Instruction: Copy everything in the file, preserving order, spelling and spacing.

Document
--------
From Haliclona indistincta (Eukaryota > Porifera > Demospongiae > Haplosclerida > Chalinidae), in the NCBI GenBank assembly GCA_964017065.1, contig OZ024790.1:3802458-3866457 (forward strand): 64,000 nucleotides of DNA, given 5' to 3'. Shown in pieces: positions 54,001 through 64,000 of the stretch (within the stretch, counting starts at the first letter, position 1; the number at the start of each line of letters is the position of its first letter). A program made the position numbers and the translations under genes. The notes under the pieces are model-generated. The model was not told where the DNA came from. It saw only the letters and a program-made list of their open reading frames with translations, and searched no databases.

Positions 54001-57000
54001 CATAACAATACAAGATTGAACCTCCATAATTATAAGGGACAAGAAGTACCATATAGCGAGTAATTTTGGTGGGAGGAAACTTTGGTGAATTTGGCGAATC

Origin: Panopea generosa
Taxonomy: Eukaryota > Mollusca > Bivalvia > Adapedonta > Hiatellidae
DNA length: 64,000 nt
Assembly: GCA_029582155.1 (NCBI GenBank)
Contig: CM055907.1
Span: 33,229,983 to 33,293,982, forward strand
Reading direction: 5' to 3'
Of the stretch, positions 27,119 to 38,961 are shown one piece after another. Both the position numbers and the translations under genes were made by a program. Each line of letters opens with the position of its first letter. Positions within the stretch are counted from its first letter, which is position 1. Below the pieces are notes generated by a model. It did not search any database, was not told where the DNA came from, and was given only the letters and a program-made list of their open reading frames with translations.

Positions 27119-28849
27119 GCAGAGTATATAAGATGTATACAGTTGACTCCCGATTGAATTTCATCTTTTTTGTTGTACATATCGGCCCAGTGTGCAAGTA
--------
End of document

From Haliclona indistincta (Eukaryota > Porifera > Demospongiae > Haplosclerida > Chalinidae), in the NCBI GenBank assembly GCA_964017065.1, contig OZ024790.1:3802458-3866457 (forward strand): 64,000 nucleotides of DNA, given 5' to 3'. Shown in pieces: positions 54,001 through 64,000 of the stretch (within the stretch, counting starts at the first letter, position 1; the number at the start of each line of letters is the position of its first letter). A program made the position numbers and the translations under genes. The notes under the pieces are model-generated. The model was not told where the DNA came from. It saw only the letters and a program-made list of their open reading frames with translations, and searched no databases.

Positions 54001-57000
54001 CATAACAATACAAGATTGAACCTCCATAATTATAAGGGACAAGAAGTACCATATAGCGAGTAATTTTGGTGGGAGGAAACTTTGGTGAATTTGGCGAATC

Origin: Panopea generosa
Taxonomy: Eukaryota > Mollusca > Bivalvia > Adapedonta > Hiatellidae
DNA length: 64,000 nt
Assembly: GCA_029582155.1 (NCBI GenBank)
Contig: CM055907.1
Span: 33,229,983 to 33,293,982, forward strand
Reading direction: 5' to 3'
Of the stretch, positions 27,119 to 38,961 are shown one piece after another. Both the position numbers and the translations under genes were made by a program. Each line of letters opens with the position of its first letter. Positions within the stretch are counted from its first letter, which is position 1. Below the pieces are notes generated by a model. It did not search any database, was not told where the DNA came from, and was given only the letters and a program-made list of their open reading frames with translations.

Positions 27119-28849
27119 GCAGAGTATATAAGATGTATACAGTTGACTCCCGATTGAATTTCATCTTTTTTGTTGTACATATCGGCCCAGTGTGCAAGTA